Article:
School of Environment, Resources and Development, (SERD)

ED52.9006 : Selected Topic: Quantitative Research Methods I  2(1-2)
Course Objectives:
With increasing need for evidence-based policies, understanding of fundamental statistics has become a requirement for those inspiring to work in the field of international development. This course introduces descriptive and inferential statistics applied to analysis of data from development studies. It will allow students to familiarize themselves with key statistical concepts and acquire practical skills for understanding and conducting quantitative research in areas related to sustainable development.
Learning Outcomes:
After completing this course, students will be able to:
-        Understand basic statistics and their importance for development and sustainability
-        Apply relevant statistical analysis techniques for quantitative studies in international development
-        Use SPSS for basic statistical analysis
-       Have a strong foundation in quantitative analysis, which will allow them to pursue more advanced courses in statistics


Course Outline:
I.          Introduction to statistics for development studies
1.     What are statistics?
2.     Use of statistics in analyzing development issues
3.     Types and measurement scales of variables
II.        Descriptive statistics
1.     Graphic descriptions of data
2.     Numerical descriptions of data
3.     Frequencies and cross-tabulations
III.       Probability and sampling
1.     Introduction to probability
2.     Probability distributions
3.     Sampling approaches
IV.       Cluster analysis
1.     Introduction to cluster analysis
2.     Hierarchical Cluster Analysis
V.        Inferential Statistics
1.     Basics of hypothesis testing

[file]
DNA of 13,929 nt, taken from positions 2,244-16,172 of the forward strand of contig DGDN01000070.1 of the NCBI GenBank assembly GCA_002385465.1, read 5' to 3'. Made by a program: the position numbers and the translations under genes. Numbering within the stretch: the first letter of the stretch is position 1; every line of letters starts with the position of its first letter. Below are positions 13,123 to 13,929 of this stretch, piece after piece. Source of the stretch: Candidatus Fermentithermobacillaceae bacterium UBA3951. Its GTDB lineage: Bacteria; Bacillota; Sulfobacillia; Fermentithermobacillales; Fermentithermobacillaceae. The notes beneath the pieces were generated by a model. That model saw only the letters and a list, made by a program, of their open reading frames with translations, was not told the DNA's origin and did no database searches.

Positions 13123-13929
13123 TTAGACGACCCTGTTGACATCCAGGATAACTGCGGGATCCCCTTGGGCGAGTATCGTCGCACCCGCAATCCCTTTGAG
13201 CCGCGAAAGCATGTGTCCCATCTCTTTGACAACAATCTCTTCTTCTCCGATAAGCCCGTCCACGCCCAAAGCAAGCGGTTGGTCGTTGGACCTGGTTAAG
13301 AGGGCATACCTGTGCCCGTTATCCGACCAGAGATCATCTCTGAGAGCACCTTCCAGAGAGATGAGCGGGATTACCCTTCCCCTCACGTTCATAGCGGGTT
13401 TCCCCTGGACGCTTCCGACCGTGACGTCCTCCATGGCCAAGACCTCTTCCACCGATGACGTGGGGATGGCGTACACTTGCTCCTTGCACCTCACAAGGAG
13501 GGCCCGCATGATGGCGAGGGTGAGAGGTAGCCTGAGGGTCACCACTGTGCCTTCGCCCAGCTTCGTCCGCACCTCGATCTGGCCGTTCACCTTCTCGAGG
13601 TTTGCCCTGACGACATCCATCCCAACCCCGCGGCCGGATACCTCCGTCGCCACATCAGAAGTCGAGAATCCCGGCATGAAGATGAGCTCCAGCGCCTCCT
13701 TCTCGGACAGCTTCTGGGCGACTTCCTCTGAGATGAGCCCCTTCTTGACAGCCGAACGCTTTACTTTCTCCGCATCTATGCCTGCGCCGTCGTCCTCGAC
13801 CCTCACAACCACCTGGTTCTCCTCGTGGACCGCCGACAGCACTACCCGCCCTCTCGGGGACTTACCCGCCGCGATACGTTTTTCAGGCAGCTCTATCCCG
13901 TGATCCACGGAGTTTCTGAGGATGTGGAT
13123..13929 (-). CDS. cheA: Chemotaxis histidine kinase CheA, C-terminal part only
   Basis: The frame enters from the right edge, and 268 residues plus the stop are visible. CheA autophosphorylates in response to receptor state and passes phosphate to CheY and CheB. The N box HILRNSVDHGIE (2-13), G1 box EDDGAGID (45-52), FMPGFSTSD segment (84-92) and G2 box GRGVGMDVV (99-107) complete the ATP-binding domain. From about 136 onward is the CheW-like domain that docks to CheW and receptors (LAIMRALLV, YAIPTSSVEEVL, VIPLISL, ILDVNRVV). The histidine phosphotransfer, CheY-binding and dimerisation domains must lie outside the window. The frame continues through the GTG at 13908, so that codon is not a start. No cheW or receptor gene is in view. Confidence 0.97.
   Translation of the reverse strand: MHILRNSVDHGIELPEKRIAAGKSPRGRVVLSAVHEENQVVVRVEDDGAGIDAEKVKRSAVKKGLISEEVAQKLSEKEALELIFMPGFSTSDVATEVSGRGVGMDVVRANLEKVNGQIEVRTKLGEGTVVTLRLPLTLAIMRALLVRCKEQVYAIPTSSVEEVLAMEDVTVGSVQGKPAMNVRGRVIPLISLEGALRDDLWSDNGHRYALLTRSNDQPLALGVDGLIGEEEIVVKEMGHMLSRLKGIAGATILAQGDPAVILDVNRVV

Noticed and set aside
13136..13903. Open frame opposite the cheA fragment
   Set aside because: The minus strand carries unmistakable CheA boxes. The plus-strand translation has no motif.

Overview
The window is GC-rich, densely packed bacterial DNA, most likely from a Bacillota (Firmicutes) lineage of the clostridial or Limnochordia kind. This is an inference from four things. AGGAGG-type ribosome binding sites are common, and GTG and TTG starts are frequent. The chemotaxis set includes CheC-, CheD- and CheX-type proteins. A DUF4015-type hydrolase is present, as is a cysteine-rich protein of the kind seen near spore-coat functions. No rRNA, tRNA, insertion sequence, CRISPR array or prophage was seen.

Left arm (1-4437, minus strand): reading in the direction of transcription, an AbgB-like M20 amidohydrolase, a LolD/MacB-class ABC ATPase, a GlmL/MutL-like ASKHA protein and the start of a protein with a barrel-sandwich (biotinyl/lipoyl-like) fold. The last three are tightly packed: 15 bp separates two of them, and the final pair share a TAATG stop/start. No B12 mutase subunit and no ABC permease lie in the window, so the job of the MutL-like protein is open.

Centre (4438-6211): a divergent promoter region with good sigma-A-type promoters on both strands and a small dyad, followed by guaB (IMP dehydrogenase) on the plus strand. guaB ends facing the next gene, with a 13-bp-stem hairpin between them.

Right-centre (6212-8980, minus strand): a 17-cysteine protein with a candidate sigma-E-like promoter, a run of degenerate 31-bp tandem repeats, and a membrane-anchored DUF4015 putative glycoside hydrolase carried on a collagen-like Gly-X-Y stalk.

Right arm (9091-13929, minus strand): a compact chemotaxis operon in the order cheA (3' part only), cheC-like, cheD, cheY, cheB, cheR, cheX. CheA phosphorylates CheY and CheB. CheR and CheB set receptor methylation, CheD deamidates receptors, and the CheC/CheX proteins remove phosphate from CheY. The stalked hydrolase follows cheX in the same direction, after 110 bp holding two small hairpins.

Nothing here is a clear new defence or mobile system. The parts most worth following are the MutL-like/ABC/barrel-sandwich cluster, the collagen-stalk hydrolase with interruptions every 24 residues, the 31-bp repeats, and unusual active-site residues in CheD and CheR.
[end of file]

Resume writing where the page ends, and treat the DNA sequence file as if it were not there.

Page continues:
2.     T-test
3.     Chi-square tests
4.     Correlation
5.     Analysis of Variance (ANOVA)
6.     Introduction to linear regression models
Laboratory Sessions:

SPSS Practicals


No one specific textbook is used for this course. Students should be familiar with the material presented during the lectures and practical sessions and selected chapters in the reference books. Specific readings/reading references will be provided in advance of each class.

Reference Books:
1.     Triola, M. F. (2014). Elementary Statistics, 12th Edition, Cambridge: Pearson Educational Limited.
2.     Diamond, I. and Jefferies, J. (2001). Beginning Statistics. London: Sage Publications.
3.     Weinberg, S.L. and Abramowitz, S.K. (2008). Statistics Using SPSS. An Integrative Approach. Cambridge: Cambridge University Press.
4.     Gorard, S. (2003). Quantitative Methods in Social Science Research. The role of numbers made easy. London: Continuum.
Journals and Magazines:
1.        International Journal of Social Research Methodology (Taylor & Francis)
Time Distribution and Study Load:

Lecture: 15 hours, exercises: 30 hours, self-study: 45 hours

Teaching and Learning Methods:

Statistical methods and techniques will be illustrated by using SPSS. Students are expected to do self-study before and after class.

Evaluation Scheme:
Mid-term exam (closed books) (40%); participation (10%), final exam (closed books) (50%).
An “A” would be awarded if a student can elaborate the knowledge learned in class by giving his/her own analysis in national and project case studies conducted in this course and from journal articles and including assigned readings. A “B” would be awarded if a student shows an overall understanding of all given topics, a “C” would be given if a student meets below average expectation on both knowledge acquired and analysis. A “D” would be given if a student does not meet basis expectations in understanding and analyzing the topics and issues presented in the course.
A Prof. Rajendra Prasad Shrestha